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To the fame of your name,
A Loved bequest-and I may half impart
To those that feel the strong paternal tic, How like a new cxistence in his heart
That living flower uprose beneath his eye. Dear as she was, from cherub infancy,
From hours when she would round his garden play, To time when as the ripening years went by,
Her lovely mind could culture well repay,
I may not paint those thousand infant charms,
(Unconscious fascination, undesigned !) The orison repeated in his arms,
For God to bless her sire and all mankind; The book, the bosom on his knee reclined,
Or how sweet fairy-lore he heard her con (The playmate ere the teacher of her mind);
All uncompanioned else her years had gone, Till now in Gertrude's eyes their ninth blue summer shone,
And summer was the tide, and swect the hour,
When sire and daughter saw, with fleet descent, An Indian from his bark approach their bower,
Of buskined limb and swarthy lincament;
The red wild flowers on his brow were blent,
And bracelets bound the arm that helped to light A boy, who seemed, as he beside him went,
Of Christian vesture and complexion bright, Led by his dusty guide, like morning brought by night.
THE LAST MAN.
All worldly shapes shall melt in gloom,
The Sun himself must die,
Adown the gulf of Time!
As Adam saw her prime!
The Sun's eye had a sickly glare,
The Earth with age was wan,
Around that lonely man!
In plague and famine some!
To shores where all was dumb!
Yet, prophet-like, that lone one stood
With dauntless words and high,
That shook the sere leaves from the wood
As if a storm passed by, Saying, We are twins in death, proud Sun, Thy face is cold, thy race is run,
'Tis Mercy bids thee go; For thou ten thousand thousand years Hast seen the tide of human tears,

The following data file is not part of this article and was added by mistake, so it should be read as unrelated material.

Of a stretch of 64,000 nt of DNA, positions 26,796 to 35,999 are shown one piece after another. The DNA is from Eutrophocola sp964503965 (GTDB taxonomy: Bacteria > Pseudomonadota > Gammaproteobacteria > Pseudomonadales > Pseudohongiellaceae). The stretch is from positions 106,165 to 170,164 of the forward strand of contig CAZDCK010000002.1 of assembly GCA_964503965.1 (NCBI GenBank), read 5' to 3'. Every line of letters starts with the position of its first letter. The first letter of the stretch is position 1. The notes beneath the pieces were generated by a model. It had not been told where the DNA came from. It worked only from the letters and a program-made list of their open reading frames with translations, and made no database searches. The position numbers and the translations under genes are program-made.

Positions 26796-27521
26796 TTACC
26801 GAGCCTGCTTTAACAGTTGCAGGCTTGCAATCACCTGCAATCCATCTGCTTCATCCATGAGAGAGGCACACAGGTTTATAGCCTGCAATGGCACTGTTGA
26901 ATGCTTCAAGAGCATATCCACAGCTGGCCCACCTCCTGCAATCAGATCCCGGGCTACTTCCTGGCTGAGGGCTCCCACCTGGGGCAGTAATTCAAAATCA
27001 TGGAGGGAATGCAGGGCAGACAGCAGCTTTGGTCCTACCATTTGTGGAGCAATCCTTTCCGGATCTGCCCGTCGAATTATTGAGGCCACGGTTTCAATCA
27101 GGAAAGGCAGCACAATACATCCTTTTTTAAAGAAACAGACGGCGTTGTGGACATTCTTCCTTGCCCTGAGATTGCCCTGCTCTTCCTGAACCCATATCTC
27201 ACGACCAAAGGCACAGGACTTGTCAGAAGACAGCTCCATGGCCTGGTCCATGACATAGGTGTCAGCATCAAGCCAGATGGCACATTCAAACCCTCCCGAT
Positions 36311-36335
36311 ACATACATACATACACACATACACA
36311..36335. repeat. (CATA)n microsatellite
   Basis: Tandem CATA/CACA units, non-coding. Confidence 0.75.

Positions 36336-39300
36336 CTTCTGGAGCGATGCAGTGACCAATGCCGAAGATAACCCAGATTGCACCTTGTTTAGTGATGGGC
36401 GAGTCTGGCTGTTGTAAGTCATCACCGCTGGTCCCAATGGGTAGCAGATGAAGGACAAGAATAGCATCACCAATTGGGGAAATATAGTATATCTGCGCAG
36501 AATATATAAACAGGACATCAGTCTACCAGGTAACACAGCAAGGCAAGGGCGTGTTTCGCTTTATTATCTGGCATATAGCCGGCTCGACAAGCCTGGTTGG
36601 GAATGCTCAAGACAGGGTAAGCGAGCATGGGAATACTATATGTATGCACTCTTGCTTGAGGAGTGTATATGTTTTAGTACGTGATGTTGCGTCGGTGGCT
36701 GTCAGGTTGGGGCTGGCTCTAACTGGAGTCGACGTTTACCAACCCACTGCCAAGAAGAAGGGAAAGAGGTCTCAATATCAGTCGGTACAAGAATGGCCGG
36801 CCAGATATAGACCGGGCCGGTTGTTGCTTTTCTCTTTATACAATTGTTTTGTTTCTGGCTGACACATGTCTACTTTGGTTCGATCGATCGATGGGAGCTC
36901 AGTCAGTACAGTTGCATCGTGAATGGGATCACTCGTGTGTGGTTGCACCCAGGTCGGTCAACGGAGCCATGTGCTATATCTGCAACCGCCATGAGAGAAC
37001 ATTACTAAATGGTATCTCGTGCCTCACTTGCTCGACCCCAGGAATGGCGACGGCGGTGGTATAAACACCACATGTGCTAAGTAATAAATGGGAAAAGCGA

That shall no longer flow.
What though beneath thee man put forth
His pomp, his pride, his skill;
The vassals of his will ;-
For all those trophied arts
Entailed on human hearts.
Go-let oblivion's curtain fall
Upon the stage of men,
Life's tragedy again.
Of pain anew to writhe;
Like grass beneath the scythe.
Even I am weary in yon skies,
To watch thy fading firc;
Test of all sumless agonies,
Behold not me expire.
To see thou shalt not boast.
Receive my parting ghost !
This spirit shall return to Him
That gave its heavenly spark;
When thou thyself art dark !
By him recalled to breath,
And took the sting from Death!
Go, Sun, while Mercy holds me up
On Nature's awful waste,
Of grief that man shall taste-
On Earth's sepulchral clod,
CAMPBELL. THE SOLDIER'S DREAM.
Our bugles sang truce-for the night-cloud had lower'd,
And the sentinel stars set their watch in the sky; And thousands had sunk on the ground overpowered,
The weary to sleep, and the wounded to die.
When reposing that night on my pallet of straw,
By the wolf-scaring faggot that guarded the slain, At the dead of the night a sweet vision I saw,
And thrice ere the morning I dreamt it again.
Methought from the battle-field's dreadful array,
Far, far I had roamed on a desolate track: 'Twas Autumn-and sunshine arose on the way
To the home of my fathers, that welcomed me back.
I flew to the pleasant fields traversed so oft
In life's morning march, when my bosom was young ; I heard my own mountain-goats bleating aloft,
And knew the sweet strain that the corn-reapers sung.
Then pledged we the wine-cup, and fondly I swore,
From my home and my weeping friends never to part; My little ones kissed me a thousand times o’er,
And my wife sobbed aloud in her fulness of heart.
Stay, stay with us—rest, thou art weary and worn;
And fain was their war-broken soldier to stay : But sorrow returned with the dawning of morn, And the voice in my dreaming ear melted away.